The History of the Lottery


A lottery is a form of gambling that involves the drawing of numbers at random for a prize. Some governments outlaw it, while others endorse it to the extent of organizing a national or state lottery. The odds of winning vary wildly, as do the prices of tickets and prizes. But one thing is certain: the more the jackpot grows, the more people buy tickets.

The popularity of lotteries in America reflects, in large part, a deep desire for unimaginable wealth, which has coincided with the decline of financial security for the majority of working Americans. Since the nineteen-seventies, income gaps have widened, unemployment and health-care costs have increased, and the promise that hard work would lead to better lives for children than those of their parents has largely proved false.

In this context, many people have come to see the lottery as a harmless alternative to higher taxes that could help pay for schools and other public services. But a deeper analysis of the lottery’s history suggests that this narrative is flawed, both morally and empirically.

As early as the seventeenth century, lotteries were common in Europe, where they were used to finance everything from town fortifications to church construction. They also served as a painless alternative to taxation, which was seen as a particularly unpleasant way to raise revenue. Lottery profits were even used to fund the Continental Congress and Harvard, Yale, and Princeton, though such uses were never intended as a replacement for traditional revenue streams.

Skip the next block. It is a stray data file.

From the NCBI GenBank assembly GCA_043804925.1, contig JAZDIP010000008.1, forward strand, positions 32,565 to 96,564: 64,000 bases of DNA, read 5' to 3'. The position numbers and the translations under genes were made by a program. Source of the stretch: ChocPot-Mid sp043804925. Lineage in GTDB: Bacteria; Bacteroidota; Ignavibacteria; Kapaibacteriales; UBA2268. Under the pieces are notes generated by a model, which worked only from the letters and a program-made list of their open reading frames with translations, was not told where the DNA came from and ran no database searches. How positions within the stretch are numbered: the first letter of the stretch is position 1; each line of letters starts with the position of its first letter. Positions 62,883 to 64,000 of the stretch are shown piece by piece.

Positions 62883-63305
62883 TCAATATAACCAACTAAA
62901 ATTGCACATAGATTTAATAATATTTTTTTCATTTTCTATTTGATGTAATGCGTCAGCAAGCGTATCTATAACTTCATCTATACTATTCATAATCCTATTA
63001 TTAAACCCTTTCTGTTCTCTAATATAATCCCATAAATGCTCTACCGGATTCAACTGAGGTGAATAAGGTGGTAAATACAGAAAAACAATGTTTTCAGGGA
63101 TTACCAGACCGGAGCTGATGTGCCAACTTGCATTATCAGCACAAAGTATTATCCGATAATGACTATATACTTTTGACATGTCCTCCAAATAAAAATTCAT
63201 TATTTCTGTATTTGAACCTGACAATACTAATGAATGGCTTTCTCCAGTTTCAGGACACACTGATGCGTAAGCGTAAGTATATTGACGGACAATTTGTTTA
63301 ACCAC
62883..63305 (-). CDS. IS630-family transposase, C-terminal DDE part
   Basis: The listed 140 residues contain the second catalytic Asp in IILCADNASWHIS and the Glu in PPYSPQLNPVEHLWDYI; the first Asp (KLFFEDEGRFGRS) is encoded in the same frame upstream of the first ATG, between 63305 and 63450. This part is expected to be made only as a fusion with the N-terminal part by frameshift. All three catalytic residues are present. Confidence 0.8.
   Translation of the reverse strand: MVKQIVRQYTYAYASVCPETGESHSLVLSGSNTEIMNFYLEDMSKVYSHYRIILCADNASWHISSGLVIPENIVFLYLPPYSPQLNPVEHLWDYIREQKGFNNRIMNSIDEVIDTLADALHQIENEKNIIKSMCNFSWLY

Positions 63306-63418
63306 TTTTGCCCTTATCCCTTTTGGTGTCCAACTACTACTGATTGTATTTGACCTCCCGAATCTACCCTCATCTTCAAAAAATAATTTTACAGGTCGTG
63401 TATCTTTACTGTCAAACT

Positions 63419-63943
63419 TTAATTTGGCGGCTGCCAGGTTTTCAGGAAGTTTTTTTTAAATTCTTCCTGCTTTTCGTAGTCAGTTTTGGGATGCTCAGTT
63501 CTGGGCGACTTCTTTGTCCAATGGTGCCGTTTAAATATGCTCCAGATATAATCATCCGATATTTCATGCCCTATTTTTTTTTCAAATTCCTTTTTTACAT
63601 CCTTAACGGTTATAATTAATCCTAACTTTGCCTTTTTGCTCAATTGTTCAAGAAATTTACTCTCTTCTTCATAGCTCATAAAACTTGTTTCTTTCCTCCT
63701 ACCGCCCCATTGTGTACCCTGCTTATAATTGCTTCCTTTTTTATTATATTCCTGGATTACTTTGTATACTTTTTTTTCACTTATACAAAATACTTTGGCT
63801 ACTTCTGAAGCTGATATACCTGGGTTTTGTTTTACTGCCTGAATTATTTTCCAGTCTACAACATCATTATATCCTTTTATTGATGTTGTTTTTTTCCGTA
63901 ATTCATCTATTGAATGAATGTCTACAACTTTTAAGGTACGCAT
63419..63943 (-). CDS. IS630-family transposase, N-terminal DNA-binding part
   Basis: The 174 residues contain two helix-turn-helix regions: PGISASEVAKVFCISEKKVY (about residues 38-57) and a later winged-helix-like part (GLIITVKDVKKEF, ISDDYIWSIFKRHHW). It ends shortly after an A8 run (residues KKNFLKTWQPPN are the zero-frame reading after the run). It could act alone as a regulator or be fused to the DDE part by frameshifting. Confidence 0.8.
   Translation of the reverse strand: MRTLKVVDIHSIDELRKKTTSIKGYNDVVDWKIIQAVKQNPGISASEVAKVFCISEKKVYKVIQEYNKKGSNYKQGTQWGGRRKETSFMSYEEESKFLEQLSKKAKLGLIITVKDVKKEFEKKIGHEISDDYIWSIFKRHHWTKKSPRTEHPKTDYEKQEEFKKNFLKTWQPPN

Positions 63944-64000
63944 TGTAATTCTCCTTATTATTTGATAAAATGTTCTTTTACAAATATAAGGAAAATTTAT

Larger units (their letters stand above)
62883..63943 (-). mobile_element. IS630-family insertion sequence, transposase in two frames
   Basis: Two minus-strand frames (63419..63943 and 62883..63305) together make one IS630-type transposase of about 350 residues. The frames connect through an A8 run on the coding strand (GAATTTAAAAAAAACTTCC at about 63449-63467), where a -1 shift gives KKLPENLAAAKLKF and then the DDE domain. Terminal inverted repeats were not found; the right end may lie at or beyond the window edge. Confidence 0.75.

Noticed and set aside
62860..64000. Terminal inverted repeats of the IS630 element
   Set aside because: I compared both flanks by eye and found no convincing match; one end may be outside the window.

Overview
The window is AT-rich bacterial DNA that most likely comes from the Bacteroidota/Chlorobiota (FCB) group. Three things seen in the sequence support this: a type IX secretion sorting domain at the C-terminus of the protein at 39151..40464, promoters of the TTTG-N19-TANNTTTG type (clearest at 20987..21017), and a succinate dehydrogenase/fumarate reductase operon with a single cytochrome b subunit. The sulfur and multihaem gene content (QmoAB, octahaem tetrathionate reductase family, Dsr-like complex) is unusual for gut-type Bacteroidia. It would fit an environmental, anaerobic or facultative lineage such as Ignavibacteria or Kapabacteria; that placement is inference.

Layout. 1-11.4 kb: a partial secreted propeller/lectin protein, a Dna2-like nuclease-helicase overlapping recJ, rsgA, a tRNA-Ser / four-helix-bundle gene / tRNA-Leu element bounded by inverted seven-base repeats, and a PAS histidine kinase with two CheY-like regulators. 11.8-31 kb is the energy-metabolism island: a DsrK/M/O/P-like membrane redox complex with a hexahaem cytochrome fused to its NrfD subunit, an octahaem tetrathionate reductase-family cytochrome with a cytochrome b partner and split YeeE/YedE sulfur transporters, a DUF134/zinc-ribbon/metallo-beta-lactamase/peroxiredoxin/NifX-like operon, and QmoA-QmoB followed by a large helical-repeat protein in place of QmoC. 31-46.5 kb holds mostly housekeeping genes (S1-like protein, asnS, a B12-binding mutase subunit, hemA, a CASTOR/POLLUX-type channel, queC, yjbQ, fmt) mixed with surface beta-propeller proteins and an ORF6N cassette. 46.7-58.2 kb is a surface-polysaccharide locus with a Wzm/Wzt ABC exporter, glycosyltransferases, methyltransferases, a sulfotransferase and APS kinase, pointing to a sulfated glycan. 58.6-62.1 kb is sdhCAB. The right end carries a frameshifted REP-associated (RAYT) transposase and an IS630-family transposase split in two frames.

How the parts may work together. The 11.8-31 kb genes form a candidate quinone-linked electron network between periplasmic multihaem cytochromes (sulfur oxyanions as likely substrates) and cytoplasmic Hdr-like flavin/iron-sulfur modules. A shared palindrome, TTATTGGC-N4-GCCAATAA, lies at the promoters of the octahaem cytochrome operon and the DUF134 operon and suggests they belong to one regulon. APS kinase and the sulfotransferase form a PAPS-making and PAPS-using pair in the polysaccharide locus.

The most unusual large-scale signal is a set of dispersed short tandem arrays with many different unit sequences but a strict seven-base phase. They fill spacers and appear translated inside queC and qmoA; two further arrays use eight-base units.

Early lotteries tended to be rigged, with the highest odds of winning the biggest prizes going to the most wealthy members of society. They were often associated with slavery as well, with George Washington managing a lottery that offered human beings for sale and one enslaved man purchasing his freedom through a South Carolina lottery.

Advocates of legalized lotteries in America have tried to counter these historical and ethical objections by arguing that, if people are going to gamble anyway, government might as well take advantage of the profits. This argument has some validity, but it has limits. In particular, Cohen notes, the fact that lotteries are heavily promoted in neighborhoods where people are disproportionately poor and black is an inconvenient truth for proponents of their cause.

In addition, lottery profits can be used to subsidize other forms of gambling, which undermines the integrity of lotteries and their ability to raise money for good causes. Finally, a lottery can be an expensive affair for the state, requiring it to pay high fees to private advertising firms to promote its products and increase ticket sales. All of these factors contribute to the myth that lottery profits are “tax-free.” In reality, they’re a costly and often illegitimate form of revenue. And that’s a myth that needs to be buried.